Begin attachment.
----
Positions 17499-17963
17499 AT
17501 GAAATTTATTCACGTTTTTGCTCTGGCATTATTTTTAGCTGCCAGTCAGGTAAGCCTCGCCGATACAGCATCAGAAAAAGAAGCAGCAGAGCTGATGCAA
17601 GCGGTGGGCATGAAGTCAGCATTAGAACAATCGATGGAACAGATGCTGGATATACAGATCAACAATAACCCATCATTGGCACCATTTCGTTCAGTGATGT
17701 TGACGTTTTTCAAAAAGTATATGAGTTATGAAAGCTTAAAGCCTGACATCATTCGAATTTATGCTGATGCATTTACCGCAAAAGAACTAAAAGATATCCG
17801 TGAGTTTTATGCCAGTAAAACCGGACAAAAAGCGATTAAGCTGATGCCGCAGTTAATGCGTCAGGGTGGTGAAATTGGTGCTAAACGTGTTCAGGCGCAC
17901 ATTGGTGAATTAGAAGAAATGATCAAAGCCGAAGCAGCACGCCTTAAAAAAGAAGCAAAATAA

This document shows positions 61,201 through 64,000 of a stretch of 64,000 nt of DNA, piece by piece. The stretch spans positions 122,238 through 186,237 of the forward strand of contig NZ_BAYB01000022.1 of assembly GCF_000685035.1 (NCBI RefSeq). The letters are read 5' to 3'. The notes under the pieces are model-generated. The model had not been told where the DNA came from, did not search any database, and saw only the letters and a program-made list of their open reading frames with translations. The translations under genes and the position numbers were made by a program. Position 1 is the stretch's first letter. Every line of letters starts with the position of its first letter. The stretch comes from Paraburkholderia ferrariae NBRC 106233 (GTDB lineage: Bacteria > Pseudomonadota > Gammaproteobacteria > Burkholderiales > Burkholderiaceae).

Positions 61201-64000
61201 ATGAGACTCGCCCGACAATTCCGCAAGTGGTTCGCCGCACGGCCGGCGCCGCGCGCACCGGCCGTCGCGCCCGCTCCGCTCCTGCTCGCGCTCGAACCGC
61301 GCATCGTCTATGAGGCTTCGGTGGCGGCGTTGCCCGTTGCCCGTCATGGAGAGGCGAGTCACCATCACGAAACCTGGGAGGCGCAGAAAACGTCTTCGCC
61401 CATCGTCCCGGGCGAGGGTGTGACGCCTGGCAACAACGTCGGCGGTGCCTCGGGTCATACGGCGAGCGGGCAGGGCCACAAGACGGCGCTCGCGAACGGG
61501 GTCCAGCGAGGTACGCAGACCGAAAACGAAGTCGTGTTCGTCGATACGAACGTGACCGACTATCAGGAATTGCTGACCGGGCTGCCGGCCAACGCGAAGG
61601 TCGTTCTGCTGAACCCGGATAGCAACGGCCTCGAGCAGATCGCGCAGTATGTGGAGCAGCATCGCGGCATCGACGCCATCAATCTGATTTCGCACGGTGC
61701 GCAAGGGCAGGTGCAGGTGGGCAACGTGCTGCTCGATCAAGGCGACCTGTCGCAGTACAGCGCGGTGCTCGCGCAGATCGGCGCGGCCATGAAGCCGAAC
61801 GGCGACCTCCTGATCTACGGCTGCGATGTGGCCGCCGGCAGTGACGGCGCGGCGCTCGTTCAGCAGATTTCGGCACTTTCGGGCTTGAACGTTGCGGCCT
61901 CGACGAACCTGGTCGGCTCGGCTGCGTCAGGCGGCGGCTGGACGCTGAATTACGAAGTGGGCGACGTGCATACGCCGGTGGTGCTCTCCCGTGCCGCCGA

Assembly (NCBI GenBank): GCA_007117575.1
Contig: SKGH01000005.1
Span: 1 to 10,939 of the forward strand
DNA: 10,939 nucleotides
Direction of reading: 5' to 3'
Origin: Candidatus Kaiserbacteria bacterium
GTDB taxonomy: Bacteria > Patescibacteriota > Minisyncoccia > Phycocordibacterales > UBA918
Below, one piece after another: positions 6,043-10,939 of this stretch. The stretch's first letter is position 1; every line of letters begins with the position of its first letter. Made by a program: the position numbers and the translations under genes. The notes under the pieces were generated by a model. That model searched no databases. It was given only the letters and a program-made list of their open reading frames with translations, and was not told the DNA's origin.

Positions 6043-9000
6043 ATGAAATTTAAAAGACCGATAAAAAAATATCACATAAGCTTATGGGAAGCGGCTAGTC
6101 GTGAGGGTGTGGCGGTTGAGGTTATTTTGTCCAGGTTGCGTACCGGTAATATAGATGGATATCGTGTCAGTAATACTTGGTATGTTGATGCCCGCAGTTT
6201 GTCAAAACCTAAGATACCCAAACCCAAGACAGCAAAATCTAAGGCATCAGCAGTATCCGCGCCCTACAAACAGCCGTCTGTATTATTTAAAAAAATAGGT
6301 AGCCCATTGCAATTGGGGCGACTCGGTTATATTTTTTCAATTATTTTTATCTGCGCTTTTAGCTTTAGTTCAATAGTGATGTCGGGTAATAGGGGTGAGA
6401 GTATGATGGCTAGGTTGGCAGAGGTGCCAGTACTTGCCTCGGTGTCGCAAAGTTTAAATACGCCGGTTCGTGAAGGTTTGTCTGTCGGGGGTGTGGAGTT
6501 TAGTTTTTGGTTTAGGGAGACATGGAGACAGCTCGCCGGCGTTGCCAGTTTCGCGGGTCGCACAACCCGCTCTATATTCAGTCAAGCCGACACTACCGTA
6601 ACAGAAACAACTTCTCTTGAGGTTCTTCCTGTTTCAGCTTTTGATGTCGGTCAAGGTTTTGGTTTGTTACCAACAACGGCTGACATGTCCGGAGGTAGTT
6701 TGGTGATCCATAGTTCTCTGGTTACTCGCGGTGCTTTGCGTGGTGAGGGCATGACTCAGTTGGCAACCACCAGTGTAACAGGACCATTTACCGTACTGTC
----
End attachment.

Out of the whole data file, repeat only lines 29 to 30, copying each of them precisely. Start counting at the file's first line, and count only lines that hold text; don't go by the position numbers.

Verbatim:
6201 GTCAAAACCTAAGATACCCAAACCCAAGACAGCAAAATCTAAGGCATCAGCAGTATCCGCGCCCTACAAACAGCCGTCTGTATTATTTAAAAAAATAGGT
6301 AGCCCATTGCAATTGGGGCGACTCGGTTATATTTTTTCAATTATTTTTATCTGCGCTTTTAGCTTTAGTTCAATAGTGATGTCGGGTAATAGGGGTGAGA